[[1]](file:///C:/Users/Mark/Dropbox/ALL%20RAIL%20WORK/RR%202019/TRB19/NEEDS_STATEMENTS/TRB_RAILCAR_RNS_2018(2).docx#_ftnref1) What follows is an abbreviated list of useful resources: Michael W. Babcock and James Sanderson, “Should shortline railroads upgrade their systems to handle heavy axle load cars?” 42 (2006) 149–166; Thomas M. Corsi, Ken Casavant, and Tim A. Graciano, “A Preliminary Investigation of Private Railcars in North America,” , Volume 51 No. 1, Spring 2012; C. Phillip Baumel and Craig O’Riley, “Preserving Railroad Infrastructure: The Case of Iowa Branch Rail Lines,” , Volume 56 No. 3, Fall 2017; Eric J. Fitzsimmons, Stacey E. Tucker-Kuleszaa, and Lisa M. Shofstallb, “Case study of Class III (short line) system inventory to determine 286,000-LB. (129,844 KG) railcar operational status in Kansas, USA,” Journal of Rail Transport Planning and Management, 8 (2018), pp 158-166;

Based on the Research Objectives outlined above, the proposed research entails the execution of six specific tasks. These include:

Identify Weight/Size issues, in addition to the standard 286,000-pound gross car weights, that result in the need, for many Class II and Class III railroads to use relatively small freight cars;

Use state rail plans, information disseminated by the RRs, and other information sources to identify where and to what extent car size and weight restrictions mandate the use of substandard sized equipment. If possible, to some extent, quantify affected traffic.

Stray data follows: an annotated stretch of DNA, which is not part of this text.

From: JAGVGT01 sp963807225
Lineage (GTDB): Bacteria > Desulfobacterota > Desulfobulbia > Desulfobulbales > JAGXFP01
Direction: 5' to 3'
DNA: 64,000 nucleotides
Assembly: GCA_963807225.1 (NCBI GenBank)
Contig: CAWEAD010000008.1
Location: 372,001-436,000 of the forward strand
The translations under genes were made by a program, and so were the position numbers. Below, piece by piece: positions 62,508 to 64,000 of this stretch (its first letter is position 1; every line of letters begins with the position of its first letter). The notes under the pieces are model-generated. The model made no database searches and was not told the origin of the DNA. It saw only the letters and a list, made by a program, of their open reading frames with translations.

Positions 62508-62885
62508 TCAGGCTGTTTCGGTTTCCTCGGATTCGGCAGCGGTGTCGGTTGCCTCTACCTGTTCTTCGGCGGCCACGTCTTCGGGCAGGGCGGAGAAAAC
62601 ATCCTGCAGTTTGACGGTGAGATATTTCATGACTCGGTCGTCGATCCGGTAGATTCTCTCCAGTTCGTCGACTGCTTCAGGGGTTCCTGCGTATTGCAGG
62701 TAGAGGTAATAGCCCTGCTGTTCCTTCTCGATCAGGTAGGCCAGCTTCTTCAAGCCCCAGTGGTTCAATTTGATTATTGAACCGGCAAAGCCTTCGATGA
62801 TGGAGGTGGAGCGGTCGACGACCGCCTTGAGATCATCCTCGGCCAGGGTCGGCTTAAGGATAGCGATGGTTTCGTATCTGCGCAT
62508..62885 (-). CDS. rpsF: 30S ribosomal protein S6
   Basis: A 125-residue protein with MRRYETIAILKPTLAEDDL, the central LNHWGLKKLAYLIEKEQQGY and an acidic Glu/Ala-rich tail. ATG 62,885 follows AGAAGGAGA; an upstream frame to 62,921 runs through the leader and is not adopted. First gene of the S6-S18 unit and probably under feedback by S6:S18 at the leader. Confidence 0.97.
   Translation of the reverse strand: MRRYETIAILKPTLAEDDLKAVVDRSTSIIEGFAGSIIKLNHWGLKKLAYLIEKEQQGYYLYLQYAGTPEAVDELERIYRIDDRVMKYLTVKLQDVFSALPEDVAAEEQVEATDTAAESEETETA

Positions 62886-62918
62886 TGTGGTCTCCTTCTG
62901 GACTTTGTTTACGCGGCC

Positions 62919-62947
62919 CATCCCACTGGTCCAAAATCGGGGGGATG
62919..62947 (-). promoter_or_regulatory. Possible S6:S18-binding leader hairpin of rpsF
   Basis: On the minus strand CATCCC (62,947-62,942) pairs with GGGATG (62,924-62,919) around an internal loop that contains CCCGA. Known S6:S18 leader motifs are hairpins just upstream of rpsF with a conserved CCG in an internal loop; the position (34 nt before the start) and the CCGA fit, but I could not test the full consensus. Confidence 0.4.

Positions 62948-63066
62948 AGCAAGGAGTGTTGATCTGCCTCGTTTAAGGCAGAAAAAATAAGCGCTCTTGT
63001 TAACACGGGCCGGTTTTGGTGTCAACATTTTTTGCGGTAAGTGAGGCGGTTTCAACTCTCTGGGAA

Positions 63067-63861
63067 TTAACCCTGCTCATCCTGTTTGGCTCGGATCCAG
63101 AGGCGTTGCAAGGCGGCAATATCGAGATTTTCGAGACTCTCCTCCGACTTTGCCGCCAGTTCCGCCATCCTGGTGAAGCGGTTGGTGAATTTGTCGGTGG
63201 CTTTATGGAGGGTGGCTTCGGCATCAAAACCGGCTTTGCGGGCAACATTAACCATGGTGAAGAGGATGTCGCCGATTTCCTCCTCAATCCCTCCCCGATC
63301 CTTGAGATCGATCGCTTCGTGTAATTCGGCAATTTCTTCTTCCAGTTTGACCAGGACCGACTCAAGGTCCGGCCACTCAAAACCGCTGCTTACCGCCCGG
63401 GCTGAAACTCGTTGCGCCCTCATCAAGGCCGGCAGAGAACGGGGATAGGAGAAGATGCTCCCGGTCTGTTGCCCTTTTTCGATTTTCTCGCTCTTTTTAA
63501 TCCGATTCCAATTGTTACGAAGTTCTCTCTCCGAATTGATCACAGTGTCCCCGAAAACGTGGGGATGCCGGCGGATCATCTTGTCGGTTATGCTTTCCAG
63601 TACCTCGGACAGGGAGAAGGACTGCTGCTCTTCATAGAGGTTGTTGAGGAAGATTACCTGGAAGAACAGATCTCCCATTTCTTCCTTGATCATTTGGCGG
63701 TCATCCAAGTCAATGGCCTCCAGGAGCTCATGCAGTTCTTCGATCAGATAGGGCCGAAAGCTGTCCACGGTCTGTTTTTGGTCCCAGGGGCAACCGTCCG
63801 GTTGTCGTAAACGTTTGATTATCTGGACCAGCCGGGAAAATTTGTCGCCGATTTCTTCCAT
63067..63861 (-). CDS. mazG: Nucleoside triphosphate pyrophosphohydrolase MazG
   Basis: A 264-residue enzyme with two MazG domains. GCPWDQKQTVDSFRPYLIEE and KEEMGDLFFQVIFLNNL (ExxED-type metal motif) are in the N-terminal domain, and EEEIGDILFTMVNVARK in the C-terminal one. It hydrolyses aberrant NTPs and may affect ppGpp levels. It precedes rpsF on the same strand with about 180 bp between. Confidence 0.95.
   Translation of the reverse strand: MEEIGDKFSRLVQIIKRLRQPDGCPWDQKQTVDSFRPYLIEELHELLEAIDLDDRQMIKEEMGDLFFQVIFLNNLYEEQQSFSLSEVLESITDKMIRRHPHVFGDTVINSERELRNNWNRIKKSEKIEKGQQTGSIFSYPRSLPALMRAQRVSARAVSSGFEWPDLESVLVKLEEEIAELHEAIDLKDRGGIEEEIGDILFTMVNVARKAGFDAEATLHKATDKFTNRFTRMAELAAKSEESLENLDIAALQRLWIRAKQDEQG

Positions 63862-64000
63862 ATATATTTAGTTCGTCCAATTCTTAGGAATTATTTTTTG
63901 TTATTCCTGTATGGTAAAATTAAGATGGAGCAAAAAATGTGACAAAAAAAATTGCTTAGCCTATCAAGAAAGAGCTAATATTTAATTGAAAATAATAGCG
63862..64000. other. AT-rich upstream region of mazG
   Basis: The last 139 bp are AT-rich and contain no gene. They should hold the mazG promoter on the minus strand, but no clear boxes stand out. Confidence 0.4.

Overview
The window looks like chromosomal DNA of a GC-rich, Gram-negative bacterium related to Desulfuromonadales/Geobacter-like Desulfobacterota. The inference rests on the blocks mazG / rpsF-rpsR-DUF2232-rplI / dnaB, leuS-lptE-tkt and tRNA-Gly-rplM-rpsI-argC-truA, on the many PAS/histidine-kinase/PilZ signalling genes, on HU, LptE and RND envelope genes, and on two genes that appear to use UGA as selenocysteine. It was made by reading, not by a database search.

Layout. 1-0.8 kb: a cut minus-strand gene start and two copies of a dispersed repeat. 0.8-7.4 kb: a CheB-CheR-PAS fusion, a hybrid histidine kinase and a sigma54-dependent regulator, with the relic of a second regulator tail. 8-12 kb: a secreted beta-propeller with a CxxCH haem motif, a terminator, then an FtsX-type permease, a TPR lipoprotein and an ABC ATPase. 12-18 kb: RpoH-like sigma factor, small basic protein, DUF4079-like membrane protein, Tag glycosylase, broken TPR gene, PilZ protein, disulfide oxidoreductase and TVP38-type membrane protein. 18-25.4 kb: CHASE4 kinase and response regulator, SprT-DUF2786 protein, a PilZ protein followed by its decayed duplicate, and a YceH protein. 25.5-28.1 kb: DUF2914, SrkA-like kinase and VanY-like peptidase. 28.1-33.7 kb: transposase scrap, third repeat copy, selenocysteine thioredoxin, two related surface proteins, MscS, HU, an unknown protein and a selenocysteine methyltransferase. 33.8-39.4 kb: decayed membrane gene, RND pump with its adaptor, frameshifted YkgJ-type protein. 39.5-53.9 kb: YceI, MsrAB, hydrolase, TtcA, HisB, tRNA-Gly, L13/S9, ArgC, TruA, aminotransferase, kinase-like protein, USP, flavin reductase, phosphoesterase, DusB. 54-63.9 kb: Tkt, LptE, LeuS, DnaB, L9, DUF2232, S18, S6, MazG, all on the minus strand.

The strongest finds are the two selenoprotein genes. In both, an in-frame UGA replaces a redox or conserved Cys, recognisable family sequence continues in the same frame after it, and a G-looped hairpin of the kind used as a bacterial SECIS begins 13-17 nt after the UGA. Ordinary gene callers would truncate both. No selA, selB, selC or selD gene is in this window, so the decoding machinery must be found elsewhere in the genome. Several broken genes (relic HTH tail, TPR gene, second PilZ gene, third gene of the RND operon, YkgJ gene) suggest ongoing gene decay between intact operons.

Synthesize existing academic and state-sponsored research regarding the relationship between track and bridge improvements and short-line viability.

Carefully analyze the characteristics of existing and projected rail car fleets to determine whether those fleets will be sufficient to sustain rail network access in cases where carriers are unable to accommodate heavier or long rail cars. Predict when, where, and for what commodities, car supply may threaten rail access.

Evaluate the active / potential public-sector policies for improving car supply of target car types and evaluate the costs and likely effectiveness of these policies in comparison to alternative programs aimed at eliminating weight and size restrictions on short-line railroads.

Develop a detailed plan to discriminate research findings to state DOTs and other stakeholders.


As indicated above, the selected research team’s final task would a carefully conceived plan for discriminating research findings. At very least, this would involve close interactions with state DOTs, through the American Association of State Highway and Transportation Officials (AASHTO).


The proposed research will allow state DOTs to develop and execute more thoughtful and productive short-line railroad programs.

Sponsoring Committee:AR040, Freight Rail Transportation
Research Period:12 - 24 months
Research Priority:Medium
RNS Developer:Mark Burton
Source Info:Committee members, existing research, and publicly available data.
Date Posted:10/31/2018
Date Modified:11/06/2018
Index Terms:Private enterprise, Governments, Short line railroads, Car supply (Railroads), Freight cars,
Cosponsoring Committees: 
Freight Transportation
Vehicles and Equipment